Glee’s new viewers probably had no trouble understanding the plot of the second season so far, since all episodes are essentially the same. An unlikely couple forms; a couple we all forgot about breaks up. Enter Rachel, trying to monopolize the spotlight while Sue Sylvester poses a threat to glee club’s very existence. Just as circumstances are looking glum, Mr. Shuester overcomes Sue’s (not so) secretly resentful conspiracy by enticing students to perform a brand new routine that makes them cool again. Meanwhile, Quinn struggles with her (now past) pregnancy, as does Mercedes with her race, Kurt with his sexuality, and Arty with his disability. In addition, Finn, after much contemplation and distress over a (not so) nebulous moral dilemma, decides to do the right thing. Voila — if you’ve missed every episode ever, you’re caught up.
But if this is the entire first season, why do viewers keep coming back for more?
Perhaps the show’s appeal resides disproportionately in Brittany’s one-liners, which can be so dumb that they sound deliberate. The screenwriters have picked up on this character’s popularity, which would explain why they granted her the aggressively poptimistic recent episode, “Britney/Brittany,” in which Brittany S. Pierce overcomes an identity crisis resulting from her name’s invited comparison to Britney Spears.
Or maybe Glee’s predictability comforts its fans. Maybe they want to remember — or experience, as the case may be for younger viewers — high school in black and white, or at least in school colors, with a stereotype for every character and every situation. The shallow, tidy bundles of qualities that form each character – the neurotic, theater-obsessed Jewish girl; the wheelchair-bound student who just wants to fit in; the large, confident black girl who can sing; the ball-busting, paranoid feminist; the selfless teacher — make the social dynamics universal. Nobody knows anyone exactly like a Glee character, but everyone is familiar with the stereotypes. These pigeonholes can be easily applied to our own high school experiences because, as much as we hate to admit it, they colored our perception of our peers at the time.
We create and remember the identities of ourselves and those around us based on the language the media provides. A program like Glee is not so much a reflection of reality as a tool to discuss it. The characters are so unspecific that we can project our own psyches onto them, the plots so formulaic that we can pretend social interactions are that simple: everything is remediable with a song, performed in costume coding for high school clique.
In reality, high school isn’t as musical as our collective 2-D-screen memory would have it. And Glee addresses the conflicts that arise among dissonant people and situations. But then it makes them harmonize.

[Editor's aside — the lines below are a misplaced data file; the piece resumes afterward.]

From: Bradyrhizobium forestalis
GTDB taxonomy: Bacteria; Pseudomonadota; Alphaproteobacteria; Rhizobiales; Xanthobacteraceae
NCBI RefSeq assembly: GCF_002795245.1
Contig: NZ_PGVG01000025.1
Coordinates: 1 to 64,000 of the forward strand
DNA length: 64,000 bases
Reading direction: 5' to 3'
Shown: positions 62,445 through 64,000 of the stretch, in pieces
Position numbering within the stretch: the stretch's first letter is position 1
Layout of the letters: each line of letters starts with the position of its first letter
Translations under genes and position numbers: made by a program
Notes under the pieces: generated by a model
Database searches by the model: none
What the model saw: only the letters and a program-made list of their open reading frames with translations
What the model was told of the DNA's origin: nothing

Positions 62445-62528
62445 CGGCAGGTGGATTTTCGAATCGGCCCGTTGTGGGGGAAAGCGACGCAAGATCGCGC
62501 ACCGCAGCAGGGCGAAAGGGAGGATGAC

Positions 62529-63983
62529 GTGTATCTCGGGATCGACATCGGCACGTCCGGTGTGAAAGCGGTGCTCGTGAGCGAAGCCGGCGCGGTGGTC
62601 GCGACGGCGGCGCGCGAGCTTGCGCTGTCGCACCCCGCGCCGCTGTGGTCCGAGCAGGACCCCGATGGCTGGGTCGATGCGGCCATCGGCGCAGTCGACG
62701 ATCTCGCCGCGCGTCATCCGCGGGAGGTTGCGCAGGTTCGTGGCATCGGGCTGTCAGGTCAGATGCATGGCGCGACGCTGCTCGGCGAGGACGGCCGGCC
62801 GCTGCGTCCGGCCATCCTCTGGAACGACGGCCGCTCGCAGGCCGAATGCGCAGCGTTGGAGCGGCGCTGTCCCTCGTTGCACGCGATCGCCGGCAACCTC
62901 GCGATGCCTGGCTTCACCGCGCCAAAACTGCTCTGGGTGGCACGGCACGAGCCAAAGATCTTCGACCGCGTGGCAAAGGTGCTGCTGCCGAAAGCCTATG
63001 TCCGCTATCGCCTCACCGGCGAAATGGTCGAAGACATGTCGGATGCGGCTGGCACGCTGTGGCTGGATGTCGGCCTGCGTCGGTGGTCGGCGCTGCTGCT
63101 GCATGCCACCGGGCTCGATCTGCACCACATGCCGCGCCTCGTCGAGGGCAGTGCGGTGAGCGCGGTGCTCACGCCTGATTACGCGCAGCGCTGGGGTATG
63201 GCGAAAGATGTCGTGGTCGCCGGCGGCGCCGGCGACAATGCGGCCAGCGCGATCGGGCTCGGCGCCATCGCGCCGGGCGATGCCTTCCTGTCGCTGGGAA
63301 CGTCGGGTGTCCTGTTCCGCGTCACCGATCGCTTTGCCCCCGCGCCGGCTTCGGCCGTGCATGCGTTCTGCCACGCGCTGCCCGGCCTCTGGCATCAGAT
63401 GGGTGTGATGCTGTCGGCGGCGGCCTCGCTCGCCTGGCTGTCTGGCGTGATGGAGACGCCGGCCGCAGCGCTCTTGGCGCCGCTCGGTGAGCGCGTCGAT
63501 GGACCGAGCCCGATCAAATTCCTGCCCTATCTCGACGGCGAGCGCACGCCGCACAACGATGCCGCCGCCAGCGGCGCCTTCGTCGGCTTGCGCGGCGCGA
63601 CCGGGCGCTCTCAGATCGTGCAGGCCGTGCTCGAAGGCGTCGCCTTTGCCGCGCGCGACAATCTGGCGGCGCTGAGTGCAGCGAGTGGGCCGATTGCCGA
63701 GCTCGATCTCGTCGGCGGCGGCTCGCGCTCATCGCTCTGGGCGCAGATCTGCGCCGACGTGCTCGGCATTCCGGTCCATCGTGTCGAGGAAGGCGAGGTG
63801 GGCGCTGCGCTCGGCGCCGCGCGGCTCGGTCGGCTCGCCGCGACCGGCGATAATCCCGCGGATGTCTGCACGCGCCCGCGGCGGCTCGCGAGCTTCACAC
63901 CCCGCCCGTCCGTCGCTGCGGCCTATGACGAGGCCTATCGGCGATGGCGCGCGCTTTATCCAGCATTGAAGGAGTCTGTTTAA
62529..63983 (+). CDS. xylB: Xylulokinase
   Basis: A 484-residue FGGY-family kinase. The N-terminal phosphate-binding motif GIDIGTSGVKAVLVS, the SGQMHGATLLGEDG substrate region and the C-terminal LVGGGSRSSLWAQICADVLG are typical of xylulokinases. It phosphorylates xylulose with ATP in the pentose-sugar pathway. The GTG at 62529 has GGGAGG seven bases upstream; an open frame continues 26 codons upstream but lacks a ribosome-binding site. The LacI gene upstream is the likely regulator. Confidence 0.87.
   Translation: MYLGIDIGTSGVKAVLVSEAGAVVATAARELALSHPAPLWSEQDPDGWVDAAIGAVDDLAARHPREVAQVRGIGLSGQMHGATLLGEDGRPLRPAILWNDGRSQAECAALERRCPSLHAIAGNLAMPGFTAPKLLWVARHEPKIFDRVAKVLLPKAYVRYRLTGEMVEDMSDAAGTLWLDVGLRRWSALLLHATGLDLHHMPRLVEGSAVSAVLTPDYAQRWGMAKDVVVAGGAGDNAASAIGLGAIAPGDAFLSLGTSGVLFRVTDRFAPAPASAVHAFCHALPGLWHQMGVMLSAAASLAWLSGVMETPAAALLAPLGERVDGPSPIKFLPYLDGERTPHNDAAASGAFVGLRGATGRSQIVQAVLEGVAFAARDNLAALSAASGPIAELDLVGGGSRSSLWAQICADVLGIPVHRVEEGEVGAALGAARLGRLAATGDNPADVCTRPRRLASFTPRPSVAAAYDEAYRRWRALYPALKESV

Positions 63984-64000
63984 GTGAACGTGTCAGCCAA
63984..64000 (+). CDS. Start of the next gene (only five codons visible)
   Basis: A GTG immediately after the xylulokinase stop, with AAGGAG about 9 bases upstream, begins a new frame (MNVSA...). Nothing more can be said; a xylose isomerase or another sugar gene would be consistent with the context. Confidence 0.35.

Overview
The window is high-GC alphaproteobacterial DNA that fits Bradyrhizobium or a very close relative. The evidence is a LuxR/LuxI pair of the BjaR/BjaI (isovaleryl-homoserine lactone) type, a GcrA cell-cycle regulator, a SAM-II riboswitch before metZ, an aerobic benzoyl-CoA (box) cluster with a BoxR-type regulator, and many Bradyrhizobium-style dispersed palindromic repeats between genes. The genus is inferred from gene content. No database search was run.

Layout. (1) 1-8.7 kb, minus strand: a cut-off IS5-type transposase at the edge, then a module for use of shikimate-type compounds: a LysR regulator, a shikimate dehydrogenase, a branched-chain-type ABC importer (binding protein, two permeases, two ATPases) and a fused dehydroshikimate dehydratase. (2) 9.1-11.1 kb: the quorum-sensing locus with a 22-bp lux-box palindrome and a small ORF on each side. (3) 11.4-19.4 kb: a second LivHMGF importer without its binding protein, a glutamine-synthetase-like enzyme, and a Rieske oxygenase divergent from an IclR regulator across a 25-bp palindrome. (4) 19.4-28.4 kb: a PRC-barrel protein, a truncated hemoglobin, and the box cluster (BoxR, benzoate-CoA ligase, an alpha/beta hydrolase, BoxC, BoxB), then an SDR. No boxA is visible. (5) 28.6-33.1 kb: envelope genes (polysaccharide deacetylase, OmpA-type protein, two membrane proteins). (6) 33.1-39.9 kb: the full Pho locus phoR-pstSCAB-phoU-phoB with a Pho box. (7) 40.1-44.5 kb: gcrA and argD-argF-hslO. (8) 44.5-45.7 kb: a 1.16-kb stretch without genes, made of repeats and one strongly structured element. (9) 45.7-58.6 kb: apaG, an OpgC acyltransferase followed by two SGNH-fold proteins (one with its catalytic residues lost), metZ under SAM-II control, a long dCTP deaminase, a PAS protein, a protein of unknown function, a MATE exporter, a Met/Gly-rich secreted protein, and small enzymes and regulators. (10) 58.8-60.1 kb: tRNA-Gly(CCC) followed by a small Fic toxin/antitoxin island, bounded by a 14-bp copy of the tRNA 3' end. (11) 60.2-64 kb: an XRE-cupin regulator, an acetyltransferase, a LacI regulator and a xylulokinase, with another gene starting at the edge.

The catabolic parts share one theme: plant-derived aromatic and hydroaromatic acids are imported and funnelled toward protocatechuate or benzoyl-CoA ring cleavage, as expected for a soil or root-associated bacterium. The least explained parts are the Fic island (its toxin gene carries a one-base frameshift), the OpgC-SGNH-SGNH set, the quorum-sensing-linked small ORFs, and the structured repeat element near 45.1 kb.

Another explanation for Glee’s guilty pleasure status is that we really don’t care about realism or complexity. We feed our minds all week, and by Tuesday night, we’re craving empty calories. And if that brings us pleasure, why should we feel guilty?
After all, Glee takes responsibility for the sensitive cultural territory it treads on, utilizing simple characters and plot devices to address complex issues of gender, race, and popular culture.
Female viewers of the latest episode can cringe at the attention Rachel receives by dressing like the early Britney Spears – “They’re personifying you!” says Finn, who has finally become her boyfriend; “Objectifying,” she corrects him – and giggle in satisfaction at Sue’s cruel and unusual punishment of the worst offender.
The show also continues to deliver morals and sentimental moments. Once the glee club has finally gotten Britney Spears out of its system, Rachel dedicates the Paramore ballad “Only Exception” to Finn, confessing that she has suffocated him and wants to let him spread his wings. This brings tears to both their eyes, but Brittany is the most moved of all: “Finn can fly?”
Glee’s secret is that it knows its audience’s guilty pleasures, even the well-hidden ones. It even knows they have laughed at the expense of a drugged-out little boy in the YouTube sensation “David after the dentist,” which Rachel references after a trippy dentist visit, wondering aloud, “Is this real life?”
Is it? Not really. In real life, Britney Spears doesn’t spring from an entire high school club’s collective unconscious during dentist appointments. Nor do potential singing rivals confront each other through a spontaneous Lady Gaga routine in a public bathroom.
Do we care? Not really. The postmodern world is distant from abstractions like “real life.” Instead, representations – representations of representations, ad infinitum — construct our daily experience. It is these meta-representations that Glee does justice.